This part is about fitting in – into a non-home environment and its processes. Migrants everywhere go through some form of this experience. They try to resist some aspects of it, holding on to the ‘home’ part. But they also try to adapt to the ‘non’-home geographies of their migrant lives. The popular saying, “You can the tiger out of the jungle, but not the jungle out of the tiger!” has great geographical truth.
Our migrant protagonist was no exception. You could take him out of Bengaluru, but not take Bengaluru out of him.
Home vs non-home
I have already set up a dichotomy (division into two parts): home and non-home. Home, as I have written in essays before, is fundamentally about relationships with people, objects, events, etc. Objects become stand-ins (reminders) for those relationships. When a migrant relocates, they try to recollect, and even re-enact, the home that they have left behind. The objects (in our protagonist’s case, this included the oil lamp from his mother’s domestic shrine in Bengaluru) are used to remind the migrant of the sentiments attached to their home.
The re-enactment, for example, could include the celebration of festivals from ‘back’ home: deepaavali, pongal, holi, etc. are celebrated in many parts of the Indian diaspora. Re-enactments are very common among migrant communities everywhere – within India, and abroad.
Our hero’s main challenge, reaching the distant shores of the USA in 1982, was to adapt to the culture he was entering. This included:
- Learning some new language – a ‘banian’, as pronounced, in the USA meant a foot ailment, not the inner garment that many men wear in India; the confused look on the face of the shop assistant when he went asked where he could find banians was a right treat! ‘Vest’ or ‘under-shirt’, he learned, was the correct term here.
- Learning different meanings of old words he knew back home – ‘homely’ in India means ‘home-like’ and this is a very desirable quality. But in the USA, ‘homely’ meant plain, unattractive, blah! Fortunately, a well-meaning childhood friend had told our chap about this and much embarrassment was avoided when he thanked his hosts after a lovely dinner. Imagine telling the hosts that the whole experience was plain, unattractive, and blah. He said ‘homey’ and that caused a pleasant feeling all around.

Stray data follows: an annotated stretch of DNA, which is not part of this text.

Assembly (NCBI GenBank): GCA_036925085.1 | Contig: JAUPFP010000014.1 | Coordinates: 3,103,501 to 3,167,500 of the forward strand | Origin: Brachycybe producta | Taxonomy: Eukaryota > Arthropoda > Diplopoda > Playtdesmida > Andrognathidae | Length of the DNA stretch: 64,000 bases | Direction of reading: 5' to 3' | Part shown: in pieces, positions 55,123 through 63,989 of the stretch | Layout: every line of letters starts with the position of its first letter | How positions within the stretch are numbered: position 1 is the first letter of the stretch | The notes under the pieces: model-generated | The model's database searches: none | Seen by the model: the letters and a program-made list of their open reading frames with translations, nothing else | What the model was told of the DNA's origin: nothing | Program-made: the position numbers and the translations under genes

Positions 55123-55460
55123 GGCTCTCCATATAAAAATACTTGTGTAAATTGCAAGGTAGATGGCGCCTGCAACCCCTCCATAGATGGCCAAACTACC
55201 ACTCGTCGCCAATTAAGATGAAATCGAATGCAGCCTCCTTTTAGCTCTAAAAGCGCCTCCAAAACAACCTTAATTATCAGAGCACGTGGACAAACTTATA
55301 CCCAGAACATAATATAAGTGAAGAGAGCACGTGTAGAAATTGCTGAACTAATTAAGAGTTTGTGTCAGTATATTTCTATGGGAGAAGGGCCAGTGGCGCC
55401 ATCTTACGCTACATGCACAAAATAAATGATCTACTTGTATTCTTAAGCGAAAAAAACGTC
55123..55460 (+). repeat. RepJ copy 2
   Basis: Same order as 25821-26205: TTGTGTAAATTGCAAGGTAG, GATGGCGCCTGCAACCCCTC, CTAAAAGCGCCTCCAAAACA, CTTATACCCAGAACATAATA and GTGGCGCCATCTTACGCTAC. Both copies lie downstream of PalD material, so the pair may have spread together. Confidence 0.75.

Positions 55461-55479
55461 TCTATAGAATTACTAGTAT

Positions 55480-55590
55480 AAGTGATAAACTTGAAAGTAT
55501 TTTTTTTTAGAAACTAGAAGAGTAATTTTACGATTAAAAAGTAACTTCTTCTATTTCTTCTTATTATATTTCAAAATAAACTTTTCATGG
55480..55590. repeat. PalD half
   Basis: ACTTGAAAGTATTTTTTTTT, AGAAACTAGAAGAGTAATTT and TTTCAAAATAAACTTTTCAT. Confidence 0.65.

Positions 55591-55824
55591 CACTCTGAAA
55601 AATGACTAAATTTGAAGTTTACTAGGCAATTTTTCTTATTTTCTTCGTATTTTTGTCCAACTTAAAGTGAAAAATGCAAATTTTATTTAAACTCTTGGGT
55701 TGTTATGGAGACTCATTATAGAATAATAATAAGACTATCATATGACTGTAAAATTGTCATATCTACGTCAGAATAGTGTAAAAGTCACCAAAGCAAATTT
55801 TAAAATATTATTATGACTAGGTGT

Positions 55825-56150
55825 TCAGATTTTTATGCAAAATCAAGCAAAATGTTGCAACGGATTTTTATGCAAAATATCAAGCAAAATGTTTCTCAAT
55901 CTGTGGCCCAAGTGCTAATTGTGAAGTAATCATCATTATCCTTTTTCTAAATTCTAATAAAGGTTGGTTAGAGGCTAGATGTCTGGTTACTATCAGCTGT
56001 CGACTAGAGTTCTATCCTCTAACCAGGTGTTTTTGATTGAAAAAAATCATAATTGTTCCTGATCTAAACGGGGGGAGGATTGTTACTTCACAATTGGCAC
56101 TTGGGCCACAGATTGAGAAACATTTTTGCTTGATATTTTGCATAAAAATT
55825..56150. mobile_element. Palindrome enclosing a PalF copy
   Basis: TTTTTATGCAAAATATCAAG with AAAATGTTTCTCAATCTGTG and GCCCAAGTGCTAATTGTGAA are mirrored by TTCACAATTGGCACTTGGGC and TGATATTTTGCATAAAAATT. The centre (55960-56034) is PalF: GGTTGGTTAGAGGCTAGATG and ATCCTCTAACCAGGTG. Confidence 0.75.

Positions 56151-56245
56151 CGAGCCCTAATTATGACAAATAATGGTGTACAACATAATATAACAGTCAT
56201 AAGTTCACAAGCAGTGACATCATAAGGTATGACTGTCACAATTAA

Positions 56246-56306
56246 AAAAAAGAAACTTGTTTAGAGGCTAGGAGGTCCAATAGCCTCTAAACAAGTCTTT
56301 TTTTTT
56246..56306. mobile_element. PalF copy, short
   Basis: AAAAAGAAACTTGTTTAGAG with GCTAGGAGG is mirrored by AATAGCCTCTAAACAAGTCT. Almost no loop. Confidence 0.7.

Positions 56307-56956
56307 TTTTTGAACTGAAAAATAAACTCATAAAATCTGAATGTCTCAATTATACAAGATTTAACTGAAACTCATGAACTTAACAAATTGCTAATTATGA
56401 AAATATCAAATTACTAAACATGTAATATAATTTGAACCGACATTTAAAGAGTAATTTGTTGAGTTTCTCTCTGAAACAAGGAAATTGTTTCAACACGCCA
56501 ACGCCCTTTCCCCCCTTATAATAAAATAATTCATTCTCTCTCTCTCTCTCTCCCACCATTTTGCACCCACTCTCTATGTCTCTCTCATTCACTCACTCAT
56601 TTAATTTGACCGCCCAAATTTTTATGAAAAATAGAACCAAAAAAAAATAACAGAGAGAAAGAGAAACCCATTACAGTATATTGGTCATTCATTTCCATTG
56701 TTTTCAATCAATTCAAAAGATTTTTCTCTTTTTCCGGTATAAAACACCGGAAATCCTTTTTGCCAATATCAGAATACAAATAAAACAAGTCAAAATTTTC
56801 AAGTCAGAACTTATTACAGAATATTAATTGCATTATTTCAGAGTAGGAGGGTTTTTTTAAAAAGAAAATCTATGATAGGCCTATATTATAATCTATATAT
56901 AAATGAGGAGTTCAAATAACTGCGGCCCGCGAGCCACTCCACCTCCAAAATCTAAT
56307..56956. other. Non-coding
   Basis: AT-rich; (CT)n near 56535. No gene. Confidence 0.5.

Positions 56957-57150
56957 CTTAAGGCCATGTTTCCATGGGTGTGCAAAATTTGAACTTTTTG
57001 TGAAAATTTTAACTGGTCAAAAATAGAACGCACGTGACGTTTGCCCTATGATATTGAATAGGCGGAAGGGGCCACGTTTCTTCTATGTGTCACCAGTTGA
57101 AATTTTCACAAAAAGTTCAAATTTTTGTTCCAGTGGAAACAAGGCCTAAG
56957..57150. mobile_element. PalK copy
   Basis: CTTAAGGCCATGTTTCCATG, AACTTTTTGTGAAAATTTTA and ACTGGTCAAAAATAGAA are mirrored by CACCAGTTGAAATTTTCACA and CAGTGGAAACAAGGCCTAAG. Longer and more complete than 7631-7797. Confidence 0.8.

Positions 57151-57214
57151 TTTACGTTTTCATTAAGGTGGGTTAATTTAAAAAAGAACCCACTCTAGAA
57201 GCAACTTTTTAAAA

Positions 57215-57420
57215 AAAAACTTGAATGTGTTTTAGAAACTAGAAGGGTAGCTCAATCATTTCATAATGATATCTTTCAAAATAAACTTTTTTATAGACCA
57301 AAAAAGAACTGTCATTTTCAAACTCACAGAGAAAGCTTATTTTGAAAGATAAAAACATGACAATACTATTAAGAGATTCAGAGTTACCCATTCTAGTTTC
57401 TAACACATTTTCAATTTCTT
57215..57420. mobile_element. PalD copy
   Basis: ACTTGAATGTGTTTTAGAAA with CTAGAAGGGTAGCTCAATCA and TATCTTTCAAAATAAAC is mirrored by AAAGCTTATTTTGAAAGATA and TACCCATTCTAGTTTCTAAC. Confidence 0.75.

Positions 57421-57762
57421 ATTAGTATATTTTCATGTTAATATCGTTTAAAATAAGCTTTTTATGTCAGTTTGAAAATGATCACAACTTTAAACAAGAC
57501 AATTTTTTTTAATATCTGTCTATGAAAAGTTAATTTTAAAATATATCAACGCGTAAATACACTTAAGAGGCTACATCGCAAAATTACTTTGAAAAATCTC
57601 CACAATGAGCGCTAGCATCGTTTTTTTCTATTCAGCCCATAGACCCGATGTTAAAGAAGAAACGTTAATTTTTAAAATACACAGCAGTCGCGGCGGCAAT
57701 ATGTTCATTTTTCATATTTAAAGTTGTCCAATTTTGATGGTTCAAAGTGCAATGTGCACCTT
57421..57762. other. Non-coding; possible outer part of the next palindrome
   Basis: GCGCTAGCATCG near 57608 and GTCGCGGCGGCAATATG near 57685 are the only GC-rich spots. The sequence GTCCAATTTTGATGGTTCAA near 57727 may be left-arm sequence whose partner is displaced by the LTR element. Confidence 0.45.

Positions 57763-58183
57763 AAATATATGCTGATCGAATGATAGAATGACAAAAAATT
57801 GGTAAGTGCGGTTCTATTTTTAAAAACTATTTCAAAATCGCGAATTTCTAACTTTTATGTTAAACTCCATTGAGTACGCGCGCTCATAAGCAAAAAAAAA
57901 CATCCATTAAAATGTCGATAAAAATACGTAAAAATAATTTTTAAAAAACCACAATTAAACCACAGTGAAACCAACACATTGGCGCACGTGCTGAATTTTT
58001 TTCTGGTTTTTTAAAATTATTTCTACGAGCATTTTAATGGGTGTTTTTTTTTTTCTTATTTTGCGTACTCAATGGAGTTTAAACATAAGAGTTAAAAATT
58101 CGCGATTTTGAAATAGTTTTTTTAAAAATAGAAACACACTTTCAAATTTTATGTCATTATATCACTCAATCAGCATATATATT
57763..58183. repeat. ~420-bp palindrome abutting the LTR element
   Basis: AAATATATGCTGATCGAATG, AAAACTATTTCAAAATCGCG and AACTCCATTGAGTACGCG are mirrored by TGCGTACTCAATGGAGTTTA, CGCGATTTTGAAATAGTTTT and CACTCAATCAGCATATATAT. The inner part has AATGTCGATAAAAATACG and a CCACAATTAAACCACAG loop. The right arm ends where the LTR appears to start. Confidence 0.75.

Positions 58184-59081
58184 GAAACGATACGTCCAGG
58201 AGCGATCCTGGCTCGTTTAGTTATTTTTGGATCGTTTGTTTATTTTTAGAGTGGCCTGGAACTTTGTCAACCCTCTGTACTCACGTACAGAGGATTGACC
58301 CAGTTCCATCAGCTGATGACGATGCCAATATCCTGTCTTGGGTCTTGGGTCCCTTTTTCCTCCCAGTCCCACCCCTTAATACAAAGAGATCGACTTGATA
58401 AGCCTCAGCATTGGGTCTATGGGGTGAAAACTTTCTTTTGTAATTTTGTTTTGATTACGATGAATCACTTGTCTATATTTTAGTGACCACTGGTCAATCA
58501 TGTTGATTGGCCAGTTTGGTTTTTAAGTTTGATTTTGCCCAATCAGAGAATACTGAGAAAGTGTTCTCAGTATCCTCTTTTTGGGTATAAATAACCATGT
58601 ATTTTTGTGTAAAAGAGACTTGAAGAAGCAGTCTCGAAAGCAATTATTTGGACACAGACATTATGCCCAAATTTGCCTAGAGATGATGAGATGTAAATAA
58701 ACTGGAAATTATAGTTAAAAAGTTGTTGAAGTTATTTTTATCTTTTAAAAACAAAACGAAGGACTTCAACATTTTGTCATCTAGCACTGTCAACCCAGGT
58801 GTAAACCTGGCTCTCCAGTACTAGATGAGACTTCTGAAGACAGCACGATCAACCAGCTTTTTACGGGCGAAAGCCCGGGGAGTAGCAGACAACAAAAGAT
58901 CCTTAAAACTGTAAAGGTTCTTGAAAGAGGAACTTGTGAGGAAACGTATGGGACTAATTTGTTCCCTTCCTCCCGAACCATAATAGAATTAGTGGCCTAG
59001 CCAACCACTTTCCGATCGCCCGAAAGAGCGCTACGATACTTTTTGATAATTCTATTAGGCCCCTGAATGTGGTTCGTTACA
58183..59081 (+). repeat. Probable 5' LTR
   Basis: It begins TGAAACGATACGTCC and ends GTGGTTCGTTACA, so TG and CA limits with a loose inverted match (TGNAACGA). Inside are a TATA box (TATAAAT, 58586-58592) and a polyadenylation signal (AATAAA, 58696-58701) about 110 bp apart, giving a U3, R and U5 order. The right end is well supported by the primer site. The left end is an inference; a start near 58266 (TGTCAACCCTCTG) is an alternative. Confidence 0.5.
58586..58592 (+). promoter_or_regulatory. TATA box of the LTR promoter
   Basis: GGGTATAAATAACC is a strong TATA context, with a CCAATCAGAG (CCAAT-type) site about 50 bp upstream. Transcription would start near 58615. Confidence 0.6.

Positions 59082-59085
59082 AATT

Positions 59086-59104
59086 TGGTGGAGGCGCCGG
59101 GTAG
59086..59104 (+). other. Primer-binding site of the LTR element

- Learning body language differences – his first meeting with his academic advisor resulted in hilarious exchange that led to his advisor’s advice: “Three things for you to remember for your success in America: moving head up and down is “yes”, moving it sideways is “no”, and speak slooowly, you have two whole years to complete your Masters degree!”
- Learning to walk in foot-deep snow and on ice – that ‘centre of gravity’ of the body had to be managed carefully. He learned this after a couple of encounters of his rear end with the snowy/icy covering underfoot!
Many such learnings and re-learnings had to happen over the years. This helped to improve communications with the ‘non-home’ (also called the ‘host’) culture. This helped in his studies as well as in his social interactions. His circle, initially largely centred on fellow-Indians, widened to include more non-Indians.
Over time, our friend became involved in different activities in his surroundings. A halloween party (dressed as a ‘ghost’), an American style wedding, a birthday party … these were events he was invited to. This increased his sense of ‘belonging’ in his non-home environment.
Our friend was assigned tasks as part of his graduate studies. For example, he was asked to teach different laboratory components for a course. His Director involved him in budget discussions between his Department and the University’s budget office – an unusual role for a graduate student to have. This helped him learn how budgets work in the USA.
Location of the Geography Department, Kent State University, Kent, OH, USA
Subsequently, he got jobs as a teacher in different universities, during one of which he was also an elected member of the University Senate (a participatory body where teachers would help to shape university policy).
Thus, over the years, he increasingly became part of the educational structure of the USA. And hence the term structural assimilation applies here. Assimilation comes to us from the Latin ‘to make similar to’ (dictionary.com).
Not all migrations end with a one-way movement. Many eventually lead to return migration – the migrant returns to their place of origin. This is a very interesting geographical phenomenon both at the personal and larger scales. It brings many geographical challenges in its own way. We’ll explore this in our next, and final, episode of ‘Migration Stories’.
Things to do:
- Do you know anyone who has migrated to where you live? If so, have conversations (plural) with them to understand what their journey has been like.
- What barriers did they face to migrating?
- What challenges did they face in acclimating (getting used to the environment), acculturating (getting used to the culture by adopting and adapting), and assimilating (becoming increasingly integrated into the culture they migrated into)? Remember, your migrant may not have experienced all of these. Also remember that a migrant have hilarious stories they can tell you about the process. It’s not all trauma; there is room for a lot of humor in all this.
- If you, yourself, are a migrant, reflect on the above points and write up your experiences.
- In either case, share your learning in the form of a brief essay, no more than 300 words with us at email@example.com and we will post your essay on our site. Remember to give us your name, class, school, and location.
An earlier version of this essay appeared in the Deccan Herald Student Edition.
Featured image: McGilvrey Hall, Kent State University, Kent, OH, USA. Home to the Geography Department. [Image courtesy: Kent State University]